So from my view, the impact today has been just the opposite. When churches ran youth out of their churches saying, – ‘if you’re going to listen to that music, we don’t want you here,’ the impact today is seen in the loss of that generation in the church today. I was even told I would never amount to anything if I kept going like I was in my teen years. And that pastor was right. Unfortunately, that’s the statement that sticks in my head.
End Tangent and the Proverbial Squirrel.
Marketing Vs. Ministry
Going back to what Jesus said about ‘Come to me all who are weary’, the Seeker Church Movement has been well documented over the years. It was/is a movement that sought to create a culturally relevant and comfortable church meeting experience that was inviting without scaring people off. But inviting to whom?
There has definitely been a move over the years to implement the tools of the corporate world into marketing church plants. Today, we have in-house free or pay-for coffee shops, free-gifts and give-a-ways, meals after church, and you can even have a beer after church. And the decor resembles your local coffee shop or brewpub. These are all efforts to make the church experience more inviting to those who may find attending a church frightening or a turnoff. There’s an entire science behind church planting with strategies on how you can attract the right people to your church. But at what cost?
John MacArthur with Grace Community Church puts it this way; “And so, the church in those last ten or fifteen years has basically been in many ways co-opted or commandeered by the entrepreneurs. And the guys who can really pull it off, the guys who are the clever guys, the glib guys, the smooth communicators, the guys who are really savvy to the marketing strategy, the guys who have a lot of money at their feet who can access a lot of money and pull this off are becoming the success models for the church. And now they’re getting all the kudos, they’re selling books by the millions, they’re creating massive websites and sucking up all kinds of other pastors and churches into the vortex of these entrepreneurial kind of culturally driven quasi churches. It isn’t that everything they say is wrong. It isn’t that everything they do is wrong. It is that the church is being run by market savvy entrepreneurs. That in itself has no connection to Scripture.”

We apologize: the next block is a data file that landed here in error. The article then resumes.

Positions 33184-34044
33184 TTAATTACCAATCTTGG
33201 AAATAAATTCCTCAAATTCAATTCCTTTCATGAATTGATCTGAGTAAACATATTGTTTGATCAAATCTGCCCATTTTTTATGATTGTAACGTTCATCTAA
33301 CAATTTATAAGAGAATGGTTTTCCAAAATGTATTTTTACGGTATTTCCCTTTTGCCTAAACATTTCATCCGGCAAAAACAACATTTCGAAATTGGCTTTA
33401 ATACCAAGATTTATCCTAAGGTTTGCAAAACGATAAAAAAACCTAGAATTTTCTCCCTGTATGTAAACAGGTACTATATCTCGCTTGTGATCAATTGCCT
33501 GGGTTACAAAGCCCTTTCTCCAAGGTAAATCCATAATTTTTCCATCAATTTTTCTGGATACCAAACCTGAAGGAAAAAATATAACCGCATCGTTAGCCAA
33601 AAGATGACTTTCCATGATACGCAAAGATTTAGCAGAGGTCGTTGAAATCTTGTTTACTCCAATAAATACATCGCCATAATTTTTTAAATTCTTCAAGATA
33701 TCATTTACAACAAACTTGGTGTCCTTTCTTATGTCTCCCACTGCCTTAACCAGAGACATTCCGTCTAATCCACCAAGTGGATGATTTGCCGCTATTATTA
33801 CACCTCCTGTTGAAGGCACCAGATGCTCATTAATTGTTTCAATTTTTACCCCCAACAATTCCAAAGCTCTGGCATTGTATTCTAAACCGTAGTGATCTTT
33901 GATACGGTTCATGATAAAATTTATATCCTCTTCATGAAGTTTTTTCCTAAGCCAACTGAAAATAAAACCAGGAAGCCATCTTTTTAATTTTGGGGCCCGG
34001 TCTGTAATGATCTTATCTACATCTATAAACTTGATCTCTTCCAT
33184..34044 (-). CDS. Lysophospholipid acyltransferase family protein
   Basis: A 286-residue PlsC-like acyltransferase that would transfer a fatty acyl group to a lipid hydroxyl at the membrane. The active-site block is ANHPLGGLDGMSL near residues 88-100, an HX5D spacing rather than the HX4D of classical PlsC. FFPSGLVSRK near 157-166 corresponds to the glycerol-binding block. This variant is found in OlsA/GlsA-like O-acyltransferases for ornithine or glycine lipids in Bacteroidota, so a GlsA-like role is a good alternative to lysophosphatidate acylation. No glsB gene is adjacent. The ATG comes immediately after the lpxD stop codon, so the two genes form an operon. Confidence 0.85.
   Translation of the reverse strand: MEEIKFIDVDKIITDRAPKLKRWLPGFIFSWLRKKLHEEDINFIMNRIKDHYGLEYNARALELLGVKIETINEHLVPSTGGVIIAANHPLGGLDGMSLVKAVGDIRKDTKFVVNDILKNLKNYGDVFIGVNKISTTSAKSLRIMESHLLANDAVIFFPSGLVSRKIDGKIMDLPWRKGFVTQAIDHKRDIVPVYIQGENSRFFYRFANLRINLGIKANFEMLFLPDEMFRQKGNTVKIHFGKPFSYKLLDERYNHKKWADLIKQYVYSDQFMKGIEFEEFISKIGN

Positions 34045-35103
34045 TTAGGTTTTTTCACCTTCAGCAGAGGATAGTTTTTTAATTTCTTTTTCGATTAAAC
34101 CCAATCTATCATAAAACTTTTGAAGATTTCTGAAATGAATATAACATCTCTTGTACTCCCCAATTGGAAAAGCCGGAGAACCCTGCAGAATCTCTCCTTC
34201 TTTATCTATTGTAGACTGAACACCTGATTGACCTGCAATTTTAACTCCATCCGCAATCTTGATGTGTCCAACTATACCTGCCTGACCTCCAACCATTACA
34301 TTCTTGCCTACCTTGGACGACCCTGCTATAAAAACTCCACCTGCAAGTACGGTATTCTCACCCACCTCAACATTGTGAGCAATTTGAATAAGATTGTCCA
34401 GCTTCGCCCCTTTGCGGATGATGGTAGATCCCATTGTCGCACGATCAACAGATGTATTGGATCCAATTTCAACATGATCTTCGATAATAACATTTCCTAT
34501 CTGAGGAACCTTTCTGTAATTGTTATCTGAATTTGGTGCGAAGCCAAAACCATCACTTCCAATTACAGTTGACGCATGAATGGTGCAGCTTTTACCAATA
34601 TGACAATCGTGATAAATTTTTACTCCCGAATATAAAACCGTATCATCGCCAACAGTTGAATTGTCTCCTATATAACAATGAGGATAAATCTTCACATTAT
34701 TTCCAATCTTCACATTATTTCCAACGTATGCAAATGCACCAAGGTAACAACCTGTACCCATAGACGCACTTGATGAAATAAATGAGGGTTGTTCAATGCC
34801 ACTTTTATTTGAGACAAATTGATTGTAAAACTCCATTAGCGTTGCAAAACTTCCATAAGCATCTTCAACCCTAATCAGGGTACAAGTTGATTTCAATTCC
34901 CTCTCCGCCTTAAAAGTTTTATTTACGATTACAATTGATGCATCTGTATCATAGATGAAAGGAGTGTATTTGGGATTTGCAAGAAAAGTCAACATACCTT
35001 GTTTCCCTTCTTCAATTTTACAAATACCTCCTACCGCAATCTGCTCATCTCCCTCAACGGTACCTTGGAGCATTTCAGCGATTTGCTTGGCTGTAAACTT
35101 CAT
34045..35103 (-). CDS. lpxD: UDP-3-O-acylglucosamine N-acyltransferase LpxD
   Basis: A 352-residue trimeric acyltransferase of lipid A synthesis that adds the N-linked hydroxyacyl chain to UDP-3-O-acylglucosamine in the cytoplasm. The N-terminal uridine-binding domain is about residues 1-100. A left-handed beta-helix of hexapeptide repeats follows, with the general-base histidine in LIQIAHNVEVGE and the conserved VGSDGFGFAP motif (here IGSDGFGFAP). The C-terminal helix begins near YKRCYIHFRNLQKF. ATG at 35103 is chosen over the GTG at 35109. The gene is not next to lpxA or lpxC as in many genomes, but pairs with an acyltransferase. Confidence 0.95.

John MacArthur’s statement is pretty strong. But it does beg the question; are we marketing first and messaging second? I once sat in a two and half hour church planning meeting to go over what type of free giveaways were going to be handed out to guests throughout the year. Relaying the vision and purpose for the same meeting was around three minutes or so.
Obviously, there needs to be an organized effort to make sure a church plant, meeting, and events are not chaos. So having a proper method in ‘running’ a church organization is important. The last thing someone experiencing a church meeting about Jesus needs to see is, a messy church environment such as staff not knowing what they are doing.
But when does culture comfort become a problem?
I once attended a church that handed out a survey asking the congregation what they wanted to hear from the pastor throughout the year. That’s a good way to gauge the needs of a congregation, but I really didn’t see any choices resembling the cannons of Christianity such as Hell, Heaven, Sin, and/or Holy Spirit. A lot of the list was cultural surface emotional issues. In the grand scheme of church leadership, it’s probably a good tool to statistically gauge needs in the church. But it does lead me to imagine Moses going up on Mount Sanai and giving God a list of talking points from the Children of Israel.
Here’s a question. What is the right method to reach people? Is it Message or Marketing? Is our goal to use a physical church environment to attract people with methods that are culturally comfortable and then ‘sucker punch’ them with a message about Jesus? Like Christian rock concerts that attract rockers with music and surprise them with a Jesus message at the end. Do we adopt methods from the Timeshare people who give us a 99.95 three day weekend at a resort only after trying to lock us into a condo following an exhausting 2.5-hour meeting? Is Jesus the message and such a draw in our lives that people want to come and see what’s going on at the Sunday meeting? Is the environment used in the physical church meeting inviting to everyone? Do we look forward to the church environment or the transforming message of Jesus? When our lives break down on Tuesday, do we have to wait till Sunday to feel God’s Spirit? Did the Apostle Paul in prison need lights, smoke, and skinny jeans for God’s power to descend and rock the walls? Do we mentally associate God with the church environment on Sunday? When people ask us about our faith, do we talk about the Sunday service, or do we share our story and how Jesus has transformed our lives? Could the thousands of dollars spent on decor be better spent reaching out to someone who is not our kind of church people? Do people come and go from church services without being noticed because they don’t fit the churches environment? Does the ‘Samaritan Woman’ leave our church meetings because she doesn’t fit into the super savvy culture?